Consumers continue to seek clean labels. Although undefined by regulators, shoppers consider ‘clean label foods’ to have familiar sounding ingredients and made simply using fewer ingredients.  Various claims are also sought after including ‘organic’, ‘free from’ and health-related benefits like reduced sugars. Product innovations across all categories are now sharing messages about minimal processing and fewer chemicals as consumers don’t want to see labels packed with additives to extend shelf life.  Some consumers are also evaluating foods’ environmental impact based on climate change and land / water use.

In our work with clients we collaborate with them to simplify food labels and provide meaningful, legally sound claims that address clean-label project goals.

3 Plant based

Gone are the days when plant based was just an ‘alternative’.  Plant-based foods are successfully crossing over into the mainstream and becoming a regular part of people’s diet.  More and more consumers are looking to limit meat or dairy intake based on deeply held values such as ‘eco-health’ or ethical reasons.

This macro trend is driving innovation for dairy and meat substitutes and fish/shellfish alternatives are expected to follow. The key ingredient of interest in food innovation for plant-based foods and beverages is protein, a trend that continues to remain strong.  Consider the variety and diversity of plant based sources of protein including a larger selection of grains and cereals. Consumers are also expecting great taste and an eating experience that is beyond imitation.

What’s holding your plant-based food innovation back from crossing over to the mainstream? As dietitians and food experts we empower our clients to make plant-based foods an everyday healthy choice.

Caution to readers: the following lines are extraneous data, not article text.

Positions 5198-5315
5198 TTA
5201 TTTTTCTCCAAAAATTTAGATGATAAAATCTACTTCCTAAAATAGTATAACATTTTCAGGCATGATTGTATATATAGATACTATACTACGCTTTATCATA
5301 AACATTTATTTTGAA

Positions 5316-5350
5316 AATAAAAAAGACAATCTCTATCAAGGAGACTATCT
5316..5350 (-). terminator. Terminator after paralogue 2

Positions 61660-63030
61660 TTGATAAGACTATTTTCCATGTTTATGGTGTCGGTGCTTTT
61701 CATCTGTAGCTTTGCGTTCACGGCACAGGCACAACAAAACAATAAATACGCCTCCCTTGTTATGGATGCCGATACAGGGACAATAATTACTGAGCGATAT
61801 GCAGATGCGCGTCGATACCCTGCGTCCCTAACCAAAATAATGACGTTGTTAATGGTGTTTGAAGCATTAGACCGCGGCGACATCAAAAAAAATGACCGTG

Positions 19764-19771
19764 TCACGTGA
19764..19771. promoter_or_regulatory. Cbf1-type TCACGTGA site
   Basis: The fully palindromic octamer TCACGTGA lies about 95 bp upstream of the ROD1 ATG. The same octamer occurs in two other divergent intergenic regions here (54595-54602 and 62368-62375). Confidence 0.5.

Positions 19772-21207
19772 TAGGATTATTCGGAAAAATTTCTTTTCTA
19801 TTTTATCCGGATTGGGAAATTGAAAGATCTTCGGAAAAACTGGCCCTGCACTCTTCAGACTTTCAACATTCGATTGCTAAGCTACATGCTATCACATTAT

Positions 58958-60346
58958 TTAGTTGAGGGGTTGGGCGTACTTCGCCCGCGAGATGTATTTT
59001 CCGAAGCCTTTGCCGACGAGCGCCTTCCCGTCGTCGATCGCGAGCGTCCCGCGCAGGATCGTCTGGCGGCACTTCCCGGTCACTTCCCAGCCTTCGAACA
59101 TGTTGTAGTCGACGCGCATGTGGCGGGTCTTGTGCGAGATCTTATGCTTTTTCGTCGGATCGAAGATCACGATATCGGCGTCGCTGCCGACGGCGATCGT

4 Food safety*

Ensuring high food safety standards is becoming a greater concern as people focus on keeping illnesses at bay.  Although there is no evidence to suggest that food is a likely source of transmission of the Covid19 virus it’s critical that all stakeholders protect food safety, animal health, plant health and market access. Everyone has a role to play to bolster and safeguard food. Canadian Food Inspection Agency (CFIA) is committed to appropriate oversight of domestic production and imported food products. Agri-food stakeholders, including farmers are providing safe food for consumers and managing the supply chain. Culinary professionals and consumers should continue to follow good hygiene practices during food handling and preparation including:

  • Wash your hands regularly
  • Clean and sanitize food preparation surfaces including chopping boards and countertops
  • Clean fruit and vegetables before eating, cutting, cooking and wash them under running water. (Do NOT use soap or detergents or other chemicals on food.)
  • Keep fruits and vegetables separate from raw foods that come from animals such as meat poultry and seafood. Avoid potential cross-contamination between cooked and uncooked foods
  • Cook meat thoroughly and use a meat thermometer to ensure safe cooking temperatures

More information about food safety is available at our previous post here or consult Health Canada’s website for food safety tips.

* Source: Health Canada, CFIA, CDC

5 Well-being & immunity